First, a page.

by Matt Clarke
On May 3, 2007, a federal court in Pennsylvania found unconstitutional the Pennsylvania Department of Corrections (DOC) mail policy allowing legal mail to be opened outside the presence of prisoners if the pail does not display a prison-issued control number.
Derrick Dale Fontroy, Theodore B. Savage and Aaron Christopher Wheeler, Pennsylvania state prisoners, filed a civil rights lawsuit in federal district court pursuant to 42 U.S.C. § 1983, alleging that the DOC policy allowing mail from attorneys and courts to be opened outside of prisoners' presence if the mail doesn't display a prison-issued control number, DC-ADM 803, § VI.P.2b, violated their First Amendment right to freedom of speech. The DOC countered that the policy was necessary to prevent contraband from entering the prison.
The DOC issues attorneys a control number conditioned on them certifying they will not transmit contraband or anything other than "essential, confidential, attorney-client communication" through the mail. Courts are also issued a control number. Mail displaying a control number is opened in the prisoner's presence. Mail without a control number is treated as regular mail and opened outside the prisoner's presence in the prison mail room.
According to the defendants, this policy is a reaction to an escape which occurred in 1999. However, the DOC's investigation could not determine how a security screwdriver tip and hacksaw blade used in the escape had been smuggled into the prison. It concluded that the escape tools had been supplied by other prisoners and delivered to the escaping prisoner by staff and speculated that the tools had been smuggled into the prison using local mail, then hidden in a hollowed out legal document later discovered. The 1999 escape report cataloged less than a dozen incidents of contraband being found in legal mail from 1986 through 1999, most of which was harmless or low-grade contraband such as a greeting card or personal letters. This contraband was discovered using the method predating the control number procedure. The DOC Secretary was unable to cite any security incidents related to opening mail in the prisoner's presence. Three years of operation under the new system also failed to reveal any significant security or safety risk introduced into the prison via legal nail.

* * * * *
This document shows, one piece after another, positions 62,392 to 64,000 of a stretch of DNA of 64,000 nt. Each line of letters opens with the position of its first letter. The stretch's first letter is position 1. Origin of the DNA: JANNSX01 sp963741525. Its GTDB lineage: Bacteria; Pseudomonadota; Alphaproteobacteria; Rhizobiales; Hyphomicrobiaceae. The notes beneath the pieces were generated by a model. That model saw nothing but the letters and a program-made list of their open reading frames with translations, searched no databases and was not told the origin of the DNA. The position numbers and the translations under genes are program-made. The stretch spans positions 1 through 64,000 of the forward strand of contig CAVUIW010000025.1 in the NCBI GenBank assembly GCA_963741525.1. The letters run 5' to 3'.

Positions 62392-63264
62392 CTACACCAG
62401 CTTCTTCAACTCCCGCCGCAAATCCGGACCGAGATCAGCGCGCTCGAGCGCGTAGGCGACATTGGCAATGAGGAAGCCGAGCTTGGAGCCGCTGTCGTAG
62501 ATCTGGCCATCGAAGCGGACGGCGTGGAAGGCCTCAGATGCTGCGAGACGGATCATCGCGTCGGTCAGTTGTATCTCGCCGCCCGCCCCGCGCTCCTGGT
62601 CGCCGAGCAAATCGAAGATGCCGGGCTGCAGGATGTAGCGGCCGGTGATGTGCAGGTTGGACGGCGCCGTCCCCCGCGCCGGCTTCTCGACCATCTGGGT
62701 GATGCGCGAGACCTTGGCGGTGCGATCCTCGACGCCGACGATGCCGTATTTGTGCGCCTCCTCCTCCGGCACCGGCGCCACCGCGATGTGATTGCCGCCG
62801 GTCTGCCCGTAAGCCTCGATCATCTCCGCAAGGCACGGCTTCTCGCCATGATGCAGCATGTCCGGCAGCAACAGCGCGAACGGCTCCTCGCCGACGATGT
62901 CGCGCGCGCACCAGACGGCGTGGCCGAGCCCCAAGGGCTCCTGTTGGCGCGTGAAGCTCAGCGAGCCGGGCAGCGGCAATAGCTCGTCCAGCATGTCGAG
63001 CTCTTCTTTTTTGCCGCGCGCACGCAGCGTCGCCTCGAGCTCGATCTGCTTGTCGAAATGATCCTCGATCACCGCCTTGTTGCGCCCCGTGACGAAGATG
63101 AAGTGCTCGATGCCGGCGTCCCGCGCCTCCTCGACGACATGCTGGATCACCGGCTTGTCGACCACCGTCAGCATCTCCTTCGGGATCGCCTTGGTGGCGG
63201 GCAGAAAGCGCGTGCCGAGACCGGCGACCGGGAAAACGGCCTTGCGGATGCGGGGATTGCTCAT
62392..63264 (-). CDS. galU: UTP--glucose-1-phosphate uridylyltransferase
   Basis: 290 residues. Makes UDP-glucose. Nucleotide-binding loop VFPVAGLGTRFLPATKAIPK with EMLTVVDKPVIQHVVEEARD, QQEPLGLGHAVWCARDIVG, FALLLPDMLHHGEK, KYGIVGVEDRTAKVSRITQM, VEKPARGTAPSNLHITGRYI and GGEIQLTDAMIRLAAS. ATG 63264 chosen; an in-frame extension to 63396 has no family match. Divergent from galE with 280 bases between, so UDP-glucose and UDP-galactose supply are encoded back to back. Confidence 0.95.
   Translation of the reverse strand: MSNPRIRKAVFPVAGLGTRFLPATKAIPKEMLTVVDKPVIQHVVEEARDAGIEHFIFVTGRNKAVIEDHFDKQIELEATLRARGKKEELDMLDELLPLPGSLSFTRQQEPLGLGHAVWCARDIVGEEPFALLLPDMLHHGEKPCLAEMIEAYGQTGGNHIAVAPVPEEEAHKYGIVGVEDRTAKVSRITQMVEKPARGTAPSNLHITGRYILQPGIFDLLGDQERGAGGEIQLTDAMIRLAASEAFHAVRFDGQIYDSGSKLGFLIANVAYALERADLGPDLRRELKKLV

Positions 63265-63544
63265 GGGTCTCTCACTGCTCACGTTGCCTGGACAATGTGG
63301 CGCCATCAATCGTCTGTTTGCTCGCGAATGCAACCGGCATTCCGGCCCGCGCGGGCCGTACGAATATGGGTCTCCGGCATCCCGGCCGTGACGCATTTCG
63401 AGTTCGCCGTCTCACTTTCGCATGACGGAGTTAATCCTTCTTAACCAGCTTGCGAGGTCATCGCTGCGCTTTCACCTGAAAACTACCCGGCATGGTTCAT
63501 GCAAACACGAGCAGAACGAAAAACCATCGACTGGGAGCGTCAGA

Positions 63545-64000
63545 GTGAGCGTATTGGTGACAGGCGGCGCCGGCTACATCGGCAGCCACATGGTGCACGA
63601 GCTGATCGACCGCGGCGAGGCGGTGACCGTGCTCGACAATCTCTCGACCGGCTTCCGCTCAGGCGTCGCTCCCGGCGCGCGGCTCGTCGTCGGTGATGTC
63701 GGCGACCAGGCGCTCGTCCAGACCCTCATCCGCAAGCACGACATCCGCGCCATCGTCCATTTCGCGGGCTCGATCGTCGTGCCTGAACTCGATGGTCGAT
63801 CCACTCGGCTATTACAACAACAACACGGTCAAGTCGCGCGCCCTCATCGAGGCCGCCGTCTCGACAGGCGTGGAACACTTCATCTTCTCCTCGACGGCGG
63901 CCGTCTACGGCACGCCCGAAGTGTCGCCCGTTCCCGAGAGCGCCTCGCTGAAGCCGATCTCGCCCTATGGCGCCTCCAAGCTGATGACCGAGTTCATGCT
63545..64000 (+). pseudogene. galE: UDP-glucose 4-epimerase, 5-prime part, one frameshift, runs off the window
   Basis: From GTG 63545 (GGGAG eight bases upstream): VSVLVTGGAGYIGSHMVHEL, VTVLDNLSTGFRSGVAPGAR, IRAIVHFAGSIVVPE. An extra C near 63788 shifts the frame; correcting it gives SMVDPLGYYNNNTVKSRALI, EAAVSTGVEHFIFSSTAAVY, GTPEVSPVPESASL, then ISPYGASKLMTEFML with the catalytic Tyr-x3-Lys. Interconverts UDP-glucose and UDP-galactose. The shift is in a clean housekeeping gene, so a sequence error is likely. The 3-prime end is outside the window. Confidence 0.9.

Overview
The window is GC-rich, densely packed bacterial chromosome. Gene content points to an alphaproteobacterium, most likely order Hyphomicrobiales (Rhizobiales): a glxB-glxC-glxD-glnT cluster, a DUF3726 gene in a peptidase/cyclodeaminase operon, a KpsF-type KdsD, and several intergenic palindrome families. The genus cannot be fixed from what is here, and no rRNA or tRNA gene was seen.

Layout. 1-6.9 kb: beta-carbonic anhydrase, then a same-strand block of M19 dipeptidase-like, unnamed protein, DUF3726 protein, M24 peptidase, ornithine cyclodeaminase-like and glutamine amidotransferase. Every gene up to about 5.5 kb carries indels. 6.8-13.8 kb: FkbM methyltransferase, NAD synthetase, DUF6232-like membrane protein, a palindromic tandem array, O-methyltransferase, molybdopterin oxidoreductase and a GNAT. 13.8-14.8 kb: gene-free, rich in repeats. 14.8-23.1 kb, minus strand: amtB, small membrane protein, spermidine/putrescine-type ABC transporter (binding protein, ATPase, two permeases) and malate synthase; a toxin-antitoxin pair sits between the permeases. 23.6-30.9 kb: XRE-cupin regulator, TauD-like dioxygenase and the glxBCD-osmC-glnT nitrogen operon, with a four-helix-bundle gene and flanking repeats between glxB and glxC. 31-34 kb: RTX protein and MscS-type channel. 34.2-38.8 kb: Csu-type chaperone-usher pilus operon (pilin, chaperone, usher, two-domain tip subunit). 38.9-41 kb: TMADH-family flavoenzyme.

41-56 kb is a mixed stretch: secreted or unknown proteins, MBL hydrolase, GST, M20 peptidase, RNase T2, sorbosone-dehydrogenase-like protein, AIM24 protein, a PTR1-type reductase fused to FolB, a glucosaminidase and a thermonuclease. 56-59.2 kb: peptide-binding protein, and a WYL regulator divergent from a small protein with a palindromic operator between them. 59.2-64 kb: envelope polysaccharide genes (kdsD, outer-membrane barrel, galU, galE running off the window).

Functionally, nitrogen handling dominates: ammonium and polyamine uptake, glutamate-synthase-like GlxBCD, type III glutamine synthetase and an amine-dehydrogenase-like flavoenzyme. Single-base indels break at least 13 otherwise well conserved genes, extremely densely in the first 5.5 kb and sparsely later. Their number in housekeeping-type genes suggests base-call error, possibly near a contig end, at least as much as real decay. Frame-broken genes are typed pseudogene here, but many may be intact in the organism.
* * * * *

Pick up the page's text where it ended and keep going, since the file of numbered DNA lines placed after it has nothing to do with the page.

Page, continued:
Defendants maintained the control number procedure was the result of negotiations with representatives of the prisoners. However, no prisoners were at the negotiations and the groups the DOC negotiated with were lawyer's associations and the ACLU who were representing their own interests, not the prisoners'. Thus, the accommodations were to benefit attorneys, not prisoners.
The court noted that the defendants overlook the obvious fact that contraband will be discovered even in legal mail that is opened in the presence of the prisoner if the inspection procedure for such mail is adhered to. Even the 1999 escape report did not challenge the effectiveness of the inspection procedure, rather it speculated that the policy had not been adhered to. Therefore, the connection between the policy change and rationale for it is tenuous and remote and cannot override the prisoners' First Amendment rights. However, this was not clearly established at the time of the incidents. Therefore, the defendants were entitled to qualified immunity. Thus, Plaintiff's motion for summary was granted in part and an injunction issued against enforcement of the policy. However, the defendant's motion for summary judgment was granted in part on the issue of damages. Attorneys Stephen D. Brown and Teri B. Himbaugh of the Prisoner Rights Panel assisted the pro se plaintiffs at times. See: Fontroy v. Beard, 485 F.Supp.2d 1260 (ND PA 2007).
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Related legal case
Fontroy v. Beard
|485 F.Supp.2d 1260 (ND PA 2007)